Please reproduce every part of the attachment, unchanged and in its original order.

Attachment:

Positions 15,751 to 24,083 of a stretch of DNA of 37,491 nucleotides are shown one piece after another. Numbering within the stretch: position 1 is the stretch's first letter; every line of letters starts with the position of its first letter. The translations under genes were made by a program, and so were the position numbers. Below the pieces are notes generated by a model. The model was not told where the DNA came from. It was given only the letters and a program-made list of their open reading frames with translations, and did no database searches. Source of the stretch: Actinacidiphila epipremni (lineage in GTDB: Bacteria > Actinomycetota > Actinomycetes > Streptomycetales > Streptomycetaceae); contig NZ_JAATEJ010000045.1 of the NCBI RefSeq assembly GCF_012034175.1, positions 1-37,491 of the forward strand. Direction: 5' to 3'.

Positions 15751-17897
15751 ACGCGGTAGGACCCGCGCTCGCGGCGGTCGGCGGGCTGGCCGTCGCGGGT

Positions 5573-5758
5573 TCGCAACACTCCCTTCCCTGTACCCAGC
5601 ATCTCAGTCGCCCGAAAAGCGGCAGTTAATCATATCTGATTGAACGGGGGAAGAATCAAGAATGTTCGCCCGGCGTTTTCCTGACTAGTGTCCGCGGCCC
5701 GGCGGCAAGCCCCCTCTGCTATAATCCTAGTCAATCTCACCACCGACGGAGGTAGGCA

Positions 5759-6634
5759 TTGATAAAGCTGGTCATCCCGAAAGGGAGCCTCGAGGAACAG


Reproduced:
Positions 15,751 to 24,083 of a stretch of DNA of 37,491 nucleotides are shown one piece after another. Numbering within the stretch: position 1 is the stretch's first letter; every line of letters starts with the position of its first letter. The translations under genes were made by a program, and so were the position numbers. Below the pieces are notes generated by a model. The model was not told where the DNA came from. It was given only the letters and a program-made list of their open reading frames with translations, and did no database searches. Source of the stretch: Actinacidiphila epipremni (lineage in GTDB: Bacteria > Actinomycetota > Actinomycetes > Streptomycetales > Streptomycetaceae); contig NZ_JAATEJ010000045.1 of the NCBI RefSeq assembly GCF_012034175.1, positions 1-37,491 of the forward strand. Direction: 5' to 3'.

Positions 15751-17897
15751 ACGCGGTAGGACCCGCGCTCGCGGCGGTCGGCGGGCTGGCCGTCGCGGGT

Positions 5573-5758
5573 TCGCAACACTCCCTTCCCTGTACCCAGC
5601 ATCTCAGTCGCCCGAAAAGCGGCAGTTAATCATATCTGATTGAACGGGGGAAGAATCAAGAATGTTCGCCCGGCGTTTTCCTGACTAGTGTCCGCGGCCC
5701 GGCGGCAAGCCCCCTCTGCTATAATCCTAGTCAATCTCACCACCGACGGAGGTAGGCA

Positions 5759-6634
5759 TTGATAAAGCTGGTCATCCCGAAAGGGAGCCTCGAGGAACAG